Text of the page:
A Novel Method for Diagnosing and Monitoring Brain Trauma Patients
A schematic illustrating brain trauma
Brain trauma encompasses both traumatic brain injury — an external penetrating or non-penetrating force to the skull that results in brain damage and swelling — and trauma associated with disease states such as brain tumors, stroke, seizures, and infections. Initial brain trauma may result in a loss of consciousness (coma) followed by a prolonged period of recovery with lingering cognitive, emotional, social, and motor impairments. Current methods for assessing the effectiveness of therapies rely primarily on subjective criteria that are prone to errors. There is a need for tools that can provide valuable real-time quantitative feedback on small incremental improvements to motor function associated with physiological measures of a patient’s mental state (e.g., heart rate, blood pressure, temperature, galvanic skin response, etc.) in response to therapies and treatments.
Rutgers scientists have developed a new analytical method for correlating physiological states to motor function using a sensitive method for teasing out small, but reliable and systematic changes in signals derived from biometric data supplied from commercially available sensors that can be worn by patients during recovery and therapy at the hospital or at home. It separates the spontaneous random micro-motions from the systematic predictable ones. This method was successfully used to monitor physiological and motor signals associated with improvements and progressive recovery from a coma of a pregnant woman with brain trauma. It even captured and recorded her labor contractions, as the patient later delivered a child by C-section.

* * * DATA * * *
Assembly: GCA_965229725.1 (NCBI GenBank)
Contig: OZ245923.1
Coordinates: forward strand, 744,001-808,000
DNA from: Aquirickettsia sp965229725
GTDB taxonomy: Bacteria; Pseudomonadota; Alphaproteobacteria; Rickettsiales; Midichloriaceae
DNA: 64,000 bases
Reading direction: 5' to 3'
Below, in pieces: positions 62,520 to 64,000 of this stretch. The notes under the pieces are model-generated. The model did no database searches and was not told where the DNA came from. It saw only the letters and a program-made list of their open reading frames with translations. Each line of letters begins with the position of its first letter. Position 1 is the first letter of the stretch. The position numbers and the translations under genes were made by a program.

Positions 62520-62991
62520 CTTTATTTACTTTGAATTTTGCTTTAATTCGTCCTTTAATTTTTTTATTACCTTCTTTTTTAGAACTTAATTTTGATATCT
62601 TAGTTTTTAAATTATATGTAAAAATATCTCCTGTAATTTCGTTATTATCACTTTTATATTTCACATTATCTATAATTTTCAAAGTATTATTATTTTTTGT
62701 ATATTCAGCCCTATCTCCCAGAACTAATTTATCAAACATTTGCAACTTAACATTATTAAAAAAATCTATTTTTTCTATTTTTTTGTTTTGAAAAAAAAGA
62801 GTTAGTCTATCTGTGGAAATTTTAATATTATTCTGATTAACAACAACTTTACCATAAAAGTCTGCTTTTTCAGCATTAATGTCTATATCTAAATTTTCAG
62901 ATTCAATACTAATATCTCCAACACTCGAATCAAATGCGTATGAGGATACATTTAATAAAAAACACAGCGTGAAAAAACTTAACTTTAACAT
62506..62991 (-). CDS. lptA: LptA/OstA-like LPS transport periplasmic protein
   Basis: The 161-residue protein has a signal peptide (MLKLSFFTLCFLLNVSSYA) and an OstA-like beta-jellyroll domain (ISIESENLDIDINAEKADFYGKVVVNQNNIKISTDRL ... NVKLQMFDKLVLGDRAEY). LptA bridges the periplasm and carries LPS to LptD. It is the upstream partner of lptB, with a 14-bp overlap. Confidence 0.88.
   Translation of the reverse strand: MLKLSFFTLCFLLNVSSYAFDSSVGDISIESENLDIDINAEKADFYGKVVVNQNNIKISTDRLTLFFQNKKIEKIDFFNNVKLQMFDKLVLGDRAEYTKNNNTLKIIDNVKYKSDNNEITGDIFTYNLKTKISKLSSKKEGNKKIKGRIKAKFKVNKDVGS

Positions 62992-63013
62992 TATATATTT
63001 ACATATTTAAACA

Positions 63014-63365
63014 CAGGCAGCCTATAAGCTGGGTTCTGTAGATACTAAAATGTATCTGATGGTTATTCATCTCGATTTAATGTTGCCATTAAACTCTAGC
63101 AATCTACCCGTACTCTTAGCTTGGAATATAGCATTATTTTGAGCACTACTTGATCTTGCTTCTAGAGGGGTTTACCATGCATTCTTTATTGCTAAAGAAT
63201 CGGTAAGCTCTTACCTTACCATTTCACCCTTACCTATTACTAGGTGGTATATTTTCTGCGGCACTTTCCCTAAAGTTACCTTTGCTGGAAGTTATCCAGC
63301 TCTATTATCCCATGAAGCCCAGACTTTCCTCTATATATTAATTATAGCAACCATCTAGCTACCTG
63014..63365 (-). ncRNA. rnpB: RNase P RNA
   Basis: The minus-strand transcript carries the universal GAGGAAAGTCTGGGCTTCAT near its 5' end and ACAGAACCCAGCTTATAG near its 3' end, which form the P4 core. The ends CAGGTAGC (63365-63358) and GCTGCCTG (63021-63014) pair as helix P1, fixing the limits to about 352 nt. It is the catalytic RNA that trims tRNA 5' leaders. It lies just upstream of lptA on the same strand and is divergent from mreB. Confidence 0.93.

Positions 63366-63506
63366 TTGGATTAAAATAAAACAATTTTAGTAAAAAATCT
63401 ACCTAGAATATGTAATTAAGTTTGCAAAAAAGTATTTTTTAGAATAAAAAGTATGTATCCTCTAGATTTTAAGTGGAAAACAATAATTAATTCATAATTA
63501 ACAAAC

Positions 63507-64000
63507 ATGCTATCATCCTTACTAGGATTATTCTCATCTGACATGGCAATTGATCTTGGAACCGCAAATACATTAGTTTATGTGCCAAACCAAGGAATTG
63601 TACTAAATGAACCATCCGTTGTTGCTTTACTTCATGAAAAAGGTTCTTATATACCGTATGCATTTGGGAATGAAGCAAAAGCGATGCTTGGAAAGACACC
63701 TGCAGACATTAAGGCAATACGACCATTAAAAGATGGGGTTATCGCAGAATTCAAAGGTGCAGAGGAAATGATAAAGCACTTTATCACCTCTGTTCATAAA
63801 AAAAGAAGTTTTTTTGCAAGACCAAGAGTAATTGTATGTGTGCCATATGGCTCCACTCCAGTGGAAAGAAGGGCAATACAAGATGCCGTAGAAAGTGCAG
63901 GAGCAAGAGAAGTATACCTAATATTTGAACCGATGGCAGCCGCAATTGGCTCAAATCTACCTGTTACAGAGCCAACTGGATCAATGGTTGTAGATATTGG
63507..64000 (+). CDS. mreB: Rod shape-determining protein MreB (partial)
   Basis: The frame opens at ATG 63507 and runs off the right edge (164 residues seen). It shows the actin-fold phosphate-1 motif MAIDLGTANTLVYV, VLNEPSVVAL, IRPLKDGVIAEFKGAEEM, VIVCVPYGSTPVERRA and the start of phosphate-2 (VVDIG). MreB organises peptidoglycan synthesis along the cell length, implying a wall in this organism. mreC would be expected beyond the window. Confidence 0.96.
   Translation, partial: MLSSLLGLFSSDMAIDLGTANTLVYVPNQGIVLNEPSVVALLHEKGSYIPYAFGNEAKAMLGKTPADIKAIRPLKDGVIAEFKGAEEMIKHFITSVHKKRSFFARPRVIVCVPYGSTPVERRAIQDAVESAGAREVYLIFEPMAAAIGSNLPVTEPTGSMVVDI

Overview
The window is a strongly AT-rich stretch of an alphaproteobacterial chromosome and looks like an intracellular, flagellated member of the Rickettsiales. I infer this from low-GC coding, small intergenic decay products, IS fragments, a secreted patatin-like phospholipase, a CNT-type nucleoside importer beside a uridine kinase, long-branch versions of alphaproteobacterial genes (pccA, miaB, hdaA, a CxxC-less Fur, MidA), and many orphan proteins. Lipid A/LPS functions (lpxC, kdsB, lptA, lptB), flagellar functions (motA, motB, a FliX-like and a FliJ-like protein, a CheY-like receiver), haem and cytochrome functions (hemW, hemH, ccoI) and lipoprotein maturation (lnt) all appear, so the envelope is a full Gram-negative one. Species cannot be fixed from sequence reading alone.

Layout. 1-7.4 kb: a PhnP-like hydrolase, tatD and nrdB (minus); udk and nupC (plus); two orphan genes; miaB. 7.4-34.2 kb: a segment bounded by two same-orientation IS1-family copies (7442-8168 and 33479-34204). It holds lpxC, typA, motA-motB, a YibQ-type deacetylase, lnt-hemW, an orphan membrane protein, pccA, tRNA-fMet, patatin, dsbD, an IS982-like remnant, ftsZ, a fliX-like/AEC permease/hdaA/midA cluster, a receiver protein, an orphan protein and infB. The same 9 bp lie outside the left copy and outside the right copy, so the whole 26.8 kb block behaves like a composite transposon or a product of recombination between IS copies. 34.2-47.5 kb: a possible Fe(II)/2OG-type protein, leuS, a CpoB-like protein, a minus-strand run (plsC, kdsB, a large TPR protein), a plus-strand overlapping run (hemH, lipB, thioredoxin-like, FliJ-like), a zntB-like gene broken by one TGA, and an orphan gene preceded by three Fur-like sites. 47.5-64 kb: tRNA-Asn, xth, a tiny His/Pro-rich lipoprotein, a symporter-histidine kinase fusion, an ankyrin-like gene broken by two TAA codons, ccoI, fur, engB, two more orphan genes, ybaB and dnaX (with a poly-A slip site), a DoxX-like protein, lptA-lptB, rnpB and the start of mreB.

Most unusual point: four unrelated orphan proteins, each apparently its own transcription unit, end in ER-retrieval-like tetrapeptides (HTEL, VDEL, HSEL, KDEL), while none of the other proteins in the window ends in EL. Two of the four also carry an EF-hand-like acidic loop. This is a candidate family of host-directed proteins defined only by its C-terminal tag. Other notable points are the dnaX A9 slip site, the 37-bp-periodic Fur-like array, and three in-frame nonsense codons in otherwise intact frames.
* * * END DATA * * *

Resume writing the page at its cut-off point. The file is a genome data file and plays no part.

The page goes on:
- Diagnose and monitor brain trauma in patients of injury, stroke, seizure, and infection.
- Use in combination with currently available sensors or as part of an integrated wearable sensor unit.
- Physical therapy applications for TBI rehabilitation.
- Early detection of brain trauma in individuals involved in high-risk activities (high impact athletics such as boxing, football, etc.).
- Highly sensitive and quantitative.
- Non-invasive and easy to use with currently available sensor technology.
- Portable. Can be used at home or hospital
Intellectual Property & Development Status:
Patent pending. This technology is available for licensing and/or research collaboration
- Torres, EB and Lande, B (2015). Objective and personalized longitudinal assessment of a pregnant patient with post severe brain trauma. Frontiers in Human Neuroscience, Volume 9, Article 128